The word Glögg comes from the word Glödga, which means to heat up. The phrase “Glödgat wine” appeared around 1609. In Europe people left behind the tradition of drinking spiced wine, but in Sweden it remained.

During the 1800s, Glögg became a Christmas tradition in Scandinavian countries like Sweden. Wine merchants began making their own versions, putting the wine in bottles, labeling them, and selling them. Today around five million liters of Glögg are consumed every year during the Christmas season.

The traditional Scandinavian mulled drink mixes wine and port with spices like clove, cardamom, and cinnamon to make for a brew that smells and tastes divine!

RECIPE: A SIMPLE GLOGG

Ingredients

  • Aquavit (or brandy or vodka)
  • Burgundy or pinot noir wine
  • Port wine
  • Raisins
  • White or brown sugar
  • Cinnamon sticks
  • Cardamom seeds
  • One orange
  • One piece of ginger
  • Blanched almonds

STEP 1: Soak 1/2 cup of raisins in one cup of aquavit, brandy, or vodka. Soak for 30 minutes before proceeding to step 2.

STEP 2: Put a large pot on the stove, over high heat. Add one cup of water and 1/2 cup of sugar to the pot, and stir with a wooden spoon until the sugar is completely dissolved.

STEP 3: Lower the heat to medium and add your spices – 2 sticks of cinnamon (each broken in half); 4 whole cloves ; 6 whole cardamom seeds, crushed by hand; a thinly shaved orange peel; and 1 small piece of ginger, peeled and cut in half. Stir again with wooden spoon. Do not allow the mix to come to a boil from this point on.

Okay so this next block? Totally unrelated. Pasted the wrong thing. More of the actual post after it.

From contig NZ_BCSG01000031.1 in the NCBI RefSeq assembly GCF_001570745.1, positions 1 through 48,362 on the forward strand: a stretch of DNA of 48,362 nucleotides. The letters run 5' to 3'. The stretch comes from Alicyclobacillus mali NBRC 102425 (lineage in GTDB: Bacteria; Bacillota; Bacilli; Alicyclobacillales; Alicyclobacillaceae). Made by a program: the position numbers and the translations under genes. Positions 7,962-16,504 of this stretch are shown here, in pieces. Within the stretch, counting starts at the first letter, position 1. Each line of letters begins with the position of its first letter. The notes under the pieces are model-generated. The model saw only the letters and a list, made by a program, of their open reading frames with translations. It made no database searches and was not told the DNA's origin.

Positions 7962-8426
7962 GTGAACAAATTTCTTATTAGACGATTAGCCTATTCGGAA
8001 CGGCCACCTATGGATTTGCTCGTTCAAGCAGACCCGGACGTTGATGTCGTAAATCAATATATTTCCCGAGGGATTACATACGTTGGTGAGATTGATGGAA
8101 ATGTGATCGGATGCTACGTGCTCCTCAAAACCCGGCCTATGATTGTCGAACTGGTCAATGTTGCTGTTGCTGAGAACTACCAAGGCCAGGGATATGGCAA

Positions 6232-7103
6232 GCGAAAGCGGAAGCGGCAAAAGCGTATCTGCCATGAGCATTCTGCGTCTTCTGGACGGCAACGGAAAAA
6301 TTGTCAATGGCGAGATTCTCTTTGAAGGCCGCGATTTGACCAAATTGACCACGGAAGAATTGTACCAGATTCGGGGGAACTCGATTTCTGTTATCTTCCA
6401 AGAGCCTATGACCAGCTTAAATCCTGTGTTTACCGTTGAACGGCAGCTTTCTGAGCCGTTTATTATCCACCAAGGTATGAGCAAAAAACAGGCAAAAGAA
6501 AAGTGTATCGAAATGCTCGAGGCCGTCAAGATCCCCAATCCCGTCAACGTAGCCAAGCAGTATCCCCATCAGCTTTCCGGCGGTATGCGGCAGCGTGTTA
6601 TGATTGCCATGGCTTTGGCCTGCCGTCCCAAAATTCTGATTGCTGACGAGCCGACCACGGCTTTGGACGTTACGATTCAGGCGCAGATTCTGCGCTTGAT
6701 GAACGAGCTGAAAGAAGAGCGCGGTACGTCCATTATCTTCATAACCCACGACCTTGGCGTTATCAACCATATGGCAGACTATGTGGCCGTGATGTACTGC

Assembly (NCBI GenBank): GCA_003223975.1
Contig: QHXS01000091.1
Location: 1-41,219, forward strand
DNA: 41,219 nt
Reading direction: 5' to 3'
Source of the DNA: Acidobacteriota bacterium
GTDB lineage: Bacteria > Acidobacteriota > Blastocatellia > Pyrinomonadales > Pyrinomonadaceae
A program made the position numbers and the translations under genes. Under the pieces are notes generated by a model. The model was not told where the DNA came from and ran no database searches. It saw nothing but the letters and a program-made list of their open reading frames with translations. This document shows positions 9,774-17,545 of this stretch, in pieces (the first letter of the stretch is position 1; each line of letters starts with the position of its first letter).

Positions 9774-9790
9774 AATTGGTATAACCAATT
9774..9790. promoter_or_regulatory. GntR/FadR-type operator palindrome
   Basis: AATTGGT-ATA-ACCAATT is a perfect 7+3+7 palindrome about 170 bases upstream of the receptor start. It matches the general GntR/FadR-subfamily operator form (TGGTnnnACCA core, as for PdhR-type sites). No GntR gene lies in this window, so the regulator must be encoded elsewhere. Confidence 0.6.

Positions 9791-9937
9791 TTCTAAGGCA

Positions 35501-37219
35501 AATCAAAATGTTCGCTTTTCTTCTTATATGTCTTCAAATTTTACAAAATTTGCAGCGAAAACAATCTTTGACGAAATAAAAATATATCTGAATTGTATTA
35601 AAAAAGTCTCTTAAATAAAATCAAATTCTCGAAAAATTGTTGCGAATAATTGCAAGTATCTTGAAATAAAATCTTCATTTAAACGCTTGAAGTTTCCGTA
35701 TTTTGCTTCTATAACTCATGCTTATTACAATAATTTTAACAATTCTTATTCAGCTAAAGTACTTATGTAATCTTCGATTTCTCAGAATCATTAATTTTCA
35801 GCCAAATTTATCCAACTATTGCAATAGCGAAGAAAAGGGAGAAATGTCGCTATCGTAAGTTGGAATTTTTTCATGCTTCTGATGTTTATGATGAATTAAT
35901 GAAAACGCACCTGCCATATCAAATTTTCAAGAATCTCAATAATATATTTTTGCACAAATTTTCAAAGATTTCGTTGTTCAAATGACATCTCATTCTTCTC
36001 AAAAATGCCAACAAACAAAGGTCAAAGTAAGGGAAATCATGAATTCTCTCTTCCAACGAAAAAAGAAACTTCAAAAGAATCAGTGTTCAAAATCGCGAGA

STEP 4: Add the raisin mixture, 2 cups of burgundy  or pinot noir wine and 2 cups of port wine.

STEP 5: Sweeten and spice to taste.

STEP 6: Strain, garnish with raisins and slices of blanched almonds. Serve hot off the stove.

NOTE: The drink can be made in advance and kept at room temperature. Be sure to warm it up before serving, however.

About the wine, port, and brandy. There is no need to invest in expensive wine, port, or brandy because the spices are going to preempt any innate complexity of a fine wine, but don’t use anything cheap. Remember, the sum will be no better than its parts. If you want to play, instead of brandy try using Swedish aquavit, a caraway flavored vodka popular in Scandinavia.

About the raisins. Golden raisins will work, but dark raisins are better.

About the cardamom. Cardamom comes in three forms: Pods, seeds, and powder. The pods look like orange seeds. Cardamom seed pods may be hard to find, so you may need to order them from a spice specialist like Penzeys.com, but don’t leave out the cardamom. Cardamom is the secret ingredient. The seeds within the pods are either black or tan, about 1/3 the size of peppercorns. If you can’t find pods and can only find seeds, use about 1 teaspoon of them. Do not use powder.